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The long-term immunosuppressive effects of disulfide-linked HLA-G dimer in mice with collagen-induced arthritis

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Title: The long-term immunosuppressive effects of disulfide-linked HLA-G dimer in mice with collagen-induced arthritis
Authors: Kuroki, Kimiko Browse this author →KAKEN DB
Hirose, Kaoru Browse this author
Okabe, Yuki Browse this author
Fukunaga, Yuko Browse this author
Takahashi, Ami Browse this author
Shiroishi, Mitsunori Browse this author
Kajikawa, Mizuho Browse this author
Tabata, Shigekazu Browse this author
Nakamura, Seiko Browse this author
Takai, Toshiyuki Browse this author →KAKEN DB
Koyanagi, Satoru Browse this author →KAKEN DB
Ohdo, Shigehiro Browse this author →KAKEN DB
Maenaka, Katsumi Browse this author →KAKEN DB
Keywords: HLA-G
CIA mice
avidity effect
Issue Date: Apr-2013
Volume: 74
Issue: 4
Start Page: 433
End Page: 438
Publisher DOI: 10.1016/j.humimm.2012.11.060
PMID: 23276819
Abstract: HLA-G, a natural immunosuppressant present in the human placenta during pregnancy, prevents fetal destruction by the maternal immune system. The immunosuppressive effect of HLA-G is mediated by the immune cell inhibitory receptors, LILRB1 and LILRB2. HLA-G forms disulfide-linked dimers by natural oxidation, and the dimer associates with LILRB1/B2 much more strongly than the monomer. Furthermore, the dimer formation remarkably enhanced the LILRB-mediated signaling. In this report, we studied the in vivo immunosuppressive effect of the HLA-G dimer, using the collagen-induced arthritis model mouse. Mice were treated with the HLA-G monomer or dimer intracutaneously at the left foot joint, once or for 5 days, and the clinical severity was evaluated daily in a double-blind study. The HLA-G monomer and dimer both produced excellent anti-inflammatory effects with a single, local administration. Notably, as compared to the monomer, the dimer exhibited significant immunosuppressive effects at lower concentrations, which persisted for about two months. In accordance with this result, a binding study revealed that the HLA-G dimer binds PIR-B, the mouse homolog of the LILRBs, with higher affinity and avidity than the monomer. The HLA-G dimer is expected to be quite useful as an anti-rheumatoid arthritis agent, in small amounts with minimal side effects. (C) 2012 American Society for Histocompatibility and Immunogenetics. Published by Elsevier Inc. All rights reserved.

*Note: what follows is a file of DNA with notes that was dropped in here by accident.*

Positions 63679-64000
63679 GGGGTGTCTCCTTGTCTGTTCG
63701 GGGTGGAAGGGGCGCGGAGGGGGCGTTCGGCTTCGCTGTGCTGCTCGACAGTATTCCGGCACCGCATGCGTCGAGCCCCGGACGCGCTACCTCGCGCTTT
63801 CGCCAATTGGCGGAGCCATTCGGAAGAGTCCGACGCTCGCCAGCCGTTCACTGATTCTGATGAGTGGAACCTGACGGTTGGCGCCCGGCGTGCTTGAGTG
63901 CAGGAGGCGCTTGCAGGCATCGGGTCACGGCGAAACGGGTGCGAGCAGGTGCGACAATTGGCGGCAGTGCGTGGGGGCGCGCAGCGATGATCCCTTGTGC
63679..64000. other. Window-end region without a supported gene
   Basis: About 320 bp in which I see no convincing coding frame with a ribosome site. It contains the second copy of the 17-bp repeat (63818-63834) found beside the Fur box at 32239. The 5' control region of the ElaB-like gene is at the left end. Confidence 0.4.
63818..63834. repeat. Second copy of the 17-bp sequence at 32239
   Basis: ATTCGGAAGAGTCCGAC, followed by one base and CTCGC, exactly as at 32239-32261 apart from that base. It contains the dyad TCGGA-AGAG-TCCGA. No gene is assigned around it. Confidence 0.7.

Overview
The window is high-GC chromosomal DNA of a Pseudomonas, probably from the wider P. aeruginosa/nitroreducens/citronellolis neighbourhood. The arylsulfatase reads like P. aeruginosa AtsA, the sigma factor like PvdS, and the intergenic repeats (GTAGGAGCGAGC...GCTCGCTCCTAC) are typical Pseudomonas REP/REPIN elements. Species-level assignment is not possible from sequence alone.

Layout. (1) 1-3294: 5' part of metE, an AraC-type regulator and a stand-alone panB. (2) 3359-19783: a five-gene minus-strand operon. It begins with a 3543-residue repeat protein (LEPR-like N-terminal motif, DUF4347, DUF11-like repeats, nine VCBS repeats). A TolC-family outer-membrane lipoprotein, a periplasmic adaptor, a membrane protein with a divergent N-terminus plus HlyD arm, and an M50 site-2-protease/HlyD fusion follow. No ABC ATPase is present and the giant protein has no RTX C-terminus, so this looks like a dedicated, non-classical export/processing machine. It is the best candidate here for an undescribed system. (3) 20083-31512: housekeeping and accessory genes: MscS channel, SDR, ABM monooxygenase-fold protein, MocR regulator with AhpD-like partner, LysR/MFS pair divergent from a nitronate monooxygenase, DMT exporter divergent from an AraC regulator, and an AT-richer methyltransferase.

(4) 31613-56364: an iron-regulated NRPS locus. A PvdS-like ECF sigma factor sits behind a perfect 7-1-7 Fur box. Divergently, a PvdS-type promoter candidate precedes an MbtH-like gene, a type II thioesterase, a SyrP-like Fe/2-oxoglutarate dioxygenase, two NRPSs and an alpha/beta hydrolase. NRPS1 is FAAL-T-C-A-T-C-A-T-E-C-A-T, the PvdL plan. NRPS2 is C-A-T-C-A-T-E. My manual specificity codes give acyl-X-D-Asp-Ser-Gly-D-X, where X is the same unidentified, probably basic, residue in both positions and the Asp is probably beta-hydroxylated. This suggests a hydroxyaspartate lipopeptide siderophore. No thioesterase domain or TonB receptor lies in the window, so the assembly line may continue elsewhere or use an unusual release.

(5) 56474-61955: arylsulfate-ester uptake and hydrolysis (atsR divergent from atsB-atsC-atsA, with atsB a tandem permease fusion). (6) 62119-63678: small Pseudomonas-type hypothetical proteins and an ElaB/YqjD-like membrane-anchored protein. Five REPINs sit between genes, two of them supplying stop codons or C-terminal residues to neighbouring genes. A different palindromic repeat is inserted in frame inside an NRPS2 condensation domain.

Type: article (author version)
Appears in Collections:薬学研究院 (Faculty of Pharmaceutical Sciences) > 雑誌発表論文等 (Peer-reviewed Journal Articles, etc)

Submitter: 黒木 喜美子

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